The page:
A new study published in the journal Nature Medicine reports on the development of a new tool that can lead to cheaper, faster and more accurate diagnosis of malaria infection by analyzing only a droplet of blood.
The tool could replace the laborious, error-prone method by which a lab technician looks for malaria parasites in blood through a microscope, they said.
While that method is considered the gold standard in malaria diagnostics today, it depends on the technician's skill in interpreting the image, the quality of the microscope and lab chemicals and even on the thickness of the blood smear on the slide itself.
The touted replacement is an "inexpensive" desk-top mini-lab that, according to its inventors, can detect fewer than 10 malaria parasites per microlitre of blood, using a sample of less than 10 microlitres -- equivalent to a small drop from a finger prick.
The whole procedure just takes a few minutes, the inventors said.
While malaria is both preventable and treatable, it killed an estimated 627,000 people in 2012, mainly children in Africa, according to the World Health Organization.
That year there was also an estimated 207 million cases worldwide, and the WHO says current funding levels are "far below" what is needed to eradicate the disease.
The device unveiled in Nature Medicine uses magnetic resonance relaxometry (MRR), a cousin of magnetic resonance imaging (MRI), the technology that powers today's advanced medical scanners.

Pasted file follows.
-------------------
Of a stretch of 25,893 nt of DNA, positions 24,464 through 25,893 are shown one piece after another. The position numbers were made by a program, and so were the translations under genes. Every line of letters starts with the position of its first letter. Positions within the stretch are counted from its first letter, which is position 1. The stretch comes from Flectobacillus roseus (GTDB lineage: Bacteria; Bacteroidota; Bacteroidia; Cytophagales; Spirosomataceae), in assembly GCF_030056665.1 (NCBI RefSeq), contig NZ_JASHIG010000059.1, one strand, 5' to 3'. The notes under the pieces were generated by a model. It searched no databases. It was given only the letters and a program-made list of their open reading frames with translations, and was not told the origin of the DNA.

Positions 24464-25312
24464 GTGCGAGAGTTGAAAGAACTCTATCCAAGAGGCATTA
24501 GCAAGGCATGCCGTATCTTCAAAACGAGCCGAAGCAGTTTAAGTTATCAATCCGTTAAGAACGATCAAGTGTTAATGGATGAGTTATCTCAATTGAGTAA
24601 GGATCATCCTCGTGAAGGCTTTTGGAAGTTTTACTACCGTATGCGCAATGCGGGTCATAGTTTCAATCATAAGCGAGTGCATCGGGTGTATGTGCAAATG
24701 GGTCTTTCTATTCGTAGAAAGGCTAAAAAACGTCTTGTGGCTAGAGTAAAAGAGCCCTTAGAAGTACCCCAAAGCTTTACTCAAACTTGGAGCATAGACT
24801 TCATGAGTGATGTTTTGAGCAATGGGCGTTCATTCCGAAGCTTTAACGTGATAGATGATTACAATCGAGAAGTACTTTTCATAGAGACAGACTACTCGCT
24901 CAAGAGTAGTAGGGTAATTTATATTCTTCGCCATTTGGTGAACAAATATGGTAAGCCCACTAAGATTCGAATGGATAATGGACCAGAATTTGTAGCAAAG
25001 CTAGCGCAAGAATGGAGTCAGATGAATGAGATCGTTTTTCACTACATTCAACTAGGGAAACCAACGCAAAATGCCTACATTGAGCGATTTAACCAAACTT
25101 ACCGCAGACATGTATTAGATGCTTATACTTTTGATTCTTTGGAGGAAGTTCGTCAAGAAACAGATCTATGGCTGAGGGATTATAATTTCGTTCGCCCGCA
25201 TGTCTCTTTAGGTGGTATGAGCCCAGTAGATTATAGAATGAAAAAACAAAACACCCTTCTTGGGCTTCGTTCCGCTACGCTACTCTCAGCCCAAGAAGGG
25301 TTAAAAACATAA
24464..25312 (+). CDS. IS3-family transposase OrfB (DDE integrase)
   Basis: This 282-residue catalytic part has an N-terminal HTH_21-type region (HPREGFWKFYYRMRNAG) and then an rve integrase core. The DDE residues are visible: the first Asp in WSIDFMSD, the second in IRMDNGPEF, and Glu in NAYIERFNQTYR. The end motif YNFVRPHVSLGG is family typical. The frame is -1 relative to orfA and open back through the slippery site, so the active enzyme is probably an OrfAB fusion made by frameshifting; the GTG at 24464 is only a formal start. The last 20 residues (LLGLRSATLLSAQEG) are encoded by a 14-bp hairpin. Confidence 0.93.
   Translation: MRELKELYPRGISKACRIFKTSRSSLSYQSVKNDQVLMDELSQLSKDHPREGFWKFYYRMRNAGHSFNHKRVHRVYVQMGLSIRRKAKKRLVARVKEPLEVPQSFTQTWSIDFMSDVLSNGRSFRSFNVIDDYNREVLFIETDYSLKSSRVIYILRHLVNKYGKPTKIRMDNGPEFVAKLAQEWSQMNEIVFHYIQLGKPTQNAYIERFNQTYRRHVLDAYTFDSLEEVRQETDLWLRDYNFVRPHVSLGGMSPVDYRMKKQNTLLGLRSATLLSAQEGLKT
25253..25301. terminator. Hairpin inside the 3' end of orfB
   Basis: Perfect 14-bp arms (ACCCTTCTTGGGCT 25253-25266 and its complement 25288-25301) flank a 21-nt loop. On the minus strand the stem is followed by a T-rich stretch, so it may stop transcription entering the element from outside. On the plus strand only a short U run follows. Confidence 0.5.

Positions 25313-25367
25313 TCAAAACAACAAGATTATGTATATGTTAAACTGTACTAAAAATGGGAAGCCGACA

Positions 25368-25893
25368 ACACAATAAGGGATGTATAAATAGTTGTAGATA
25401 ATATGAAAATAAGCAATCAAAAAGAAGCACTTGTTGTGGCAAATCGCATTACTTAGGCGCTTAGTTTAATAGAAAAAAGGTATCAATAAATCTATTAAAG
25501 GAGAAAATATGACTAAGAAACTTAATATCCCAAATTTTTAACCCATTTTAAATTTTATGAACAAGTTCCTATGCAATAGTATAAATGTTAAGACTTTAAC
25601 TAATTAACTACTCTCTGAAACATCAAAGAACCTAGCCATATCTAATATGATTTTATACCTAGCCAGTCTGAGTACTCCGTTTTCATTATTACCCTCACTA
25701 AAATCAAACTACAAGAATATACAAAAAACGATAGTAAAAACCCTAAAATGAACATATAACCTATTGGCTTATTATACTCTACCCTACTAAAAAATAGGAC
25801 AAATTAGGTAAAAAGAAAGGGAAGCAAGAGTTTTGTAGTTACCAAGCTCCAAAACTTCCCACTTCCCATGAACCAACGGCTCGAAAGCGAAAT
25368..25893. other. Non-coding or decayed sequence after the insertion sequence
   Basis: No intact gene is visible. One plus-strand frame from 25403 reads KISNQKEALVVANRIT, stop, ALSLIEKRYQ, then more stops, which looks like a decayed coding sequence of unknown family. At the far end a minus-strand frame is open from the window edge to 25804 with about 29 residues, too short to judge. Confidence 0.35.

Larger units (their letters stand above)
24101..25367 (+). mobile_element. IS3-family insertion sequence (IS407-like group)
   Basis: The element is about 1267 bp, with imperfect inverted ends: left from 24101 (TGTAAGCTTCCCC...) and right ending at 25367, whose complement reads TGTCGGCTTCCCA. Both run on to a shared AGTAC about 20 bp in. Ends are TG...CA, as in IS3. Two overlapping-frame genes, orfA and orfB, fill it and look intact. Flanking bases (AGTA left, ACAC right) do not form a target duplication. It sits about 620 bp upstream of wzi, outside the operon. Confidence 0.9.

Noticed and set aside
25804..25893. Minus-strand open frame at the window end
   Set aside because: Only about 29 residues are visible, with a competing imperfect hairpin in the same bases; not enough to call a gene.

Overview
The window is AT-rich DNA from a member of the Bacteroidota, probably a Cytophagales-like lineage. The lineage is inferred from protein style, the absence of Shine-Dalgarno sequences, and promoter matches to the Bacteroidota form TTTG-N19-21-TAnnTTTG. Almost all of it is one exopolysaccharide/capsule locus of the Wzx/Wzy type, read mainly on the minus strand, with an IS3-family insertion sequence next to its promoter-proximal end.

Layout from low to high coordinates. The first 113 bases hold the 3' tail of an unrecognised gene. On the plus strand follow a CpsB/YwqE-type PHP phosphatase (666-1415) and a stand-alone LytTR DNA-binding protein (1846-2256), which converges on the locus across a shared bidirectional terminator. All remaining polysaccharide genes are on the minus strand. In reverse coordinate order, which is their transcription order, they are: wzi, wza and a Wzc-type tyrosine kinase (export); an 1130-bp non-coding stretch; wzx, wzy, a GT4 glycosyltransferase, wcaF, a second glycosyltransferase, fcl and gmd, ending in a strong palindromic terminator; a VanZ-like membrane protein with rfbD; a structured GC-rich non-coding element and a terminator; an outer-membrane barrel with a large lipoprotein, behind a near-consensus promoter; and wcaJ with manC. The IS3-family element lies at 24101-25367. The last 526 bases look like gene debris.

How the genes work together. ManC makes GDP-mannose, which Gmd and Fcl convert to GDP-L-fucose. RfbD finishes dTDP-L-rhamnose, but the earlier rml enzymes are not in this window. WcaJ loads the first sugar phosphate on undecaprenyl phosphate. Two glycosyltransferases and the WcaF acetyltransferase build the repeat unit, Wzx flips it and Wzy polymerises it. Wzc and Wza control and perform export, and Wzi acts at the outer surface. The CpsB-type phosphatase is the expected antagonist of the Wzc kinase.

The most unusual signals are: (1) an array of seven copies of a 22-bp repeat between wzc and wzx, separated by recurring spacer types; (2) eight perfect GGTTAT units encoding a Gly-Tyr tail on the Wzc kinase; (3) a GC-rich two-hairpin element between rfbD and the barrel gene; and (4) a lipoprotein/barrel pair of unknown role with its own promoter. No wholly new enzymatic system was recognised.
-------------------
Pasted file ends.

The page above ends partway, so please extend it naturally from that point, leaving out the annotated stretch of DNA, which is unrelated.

It measures the crystals metabolised by the Plasmodium parasite after the creature -- which is transmitted to humans in mosquito bites -- feasts on nutrient-rich haemoglobin in the blood.
These waste-product crystals, which are called hemozoin, contain a minute amount of iron, making them ever-so-slightly magnetic.
The presence of the tiny particles disrupts the synchronous spin, or resonance, in hydrogen atoms that are exposed to a magnetic field.
The more particles there are, the faster this "synchrony" is disrupted.
That means the test can not only tell when someone has been infected, it can also see whether treatment is working, as shown by a fall in the number of parasites in a patient's blood.
The desktop kit uses a magnet about a quarter of the size of powerful, expensive MRI scanners, said scientists at the Massachusetts Institute of Technology (MIT), who undertook the venture with colleagues from the Singapore-MIT Alliance for Research and Technology, or SMART.
"There is real potential to make this into a field-deployable system, especially since you don?t need any kind of labels or dye," said Jongyoon Han, an MIT professor of electrical and biological engineering.
- Less than 10 US cents a test -
"This system can be built at a very low cost, relative to the million-dollar MRI machines used in a hospital," said Weng Kung Peng, a research scientist at SMART.
"Furthermore, since this technique does not rely on expensive labelling with chemical reagents, we are able to get each diagnostic test done at a cost of less than 10 [US] cents (7.5 cents of a euro)."
Preliminary work has found that an MRR system could be built for less than $2,000 (1,500 euros), the paper said.
The team is running field tests in Southeast Asia and already looking at potential enhancements to the prototype.
It is working on portable version "about the size of a small electronic tablet" and exploring the possibility of using solar energy as a power source, MIT said.
This would be a boon for sub-Saharan Africa, which accounts for most of the world's malaria fatalities.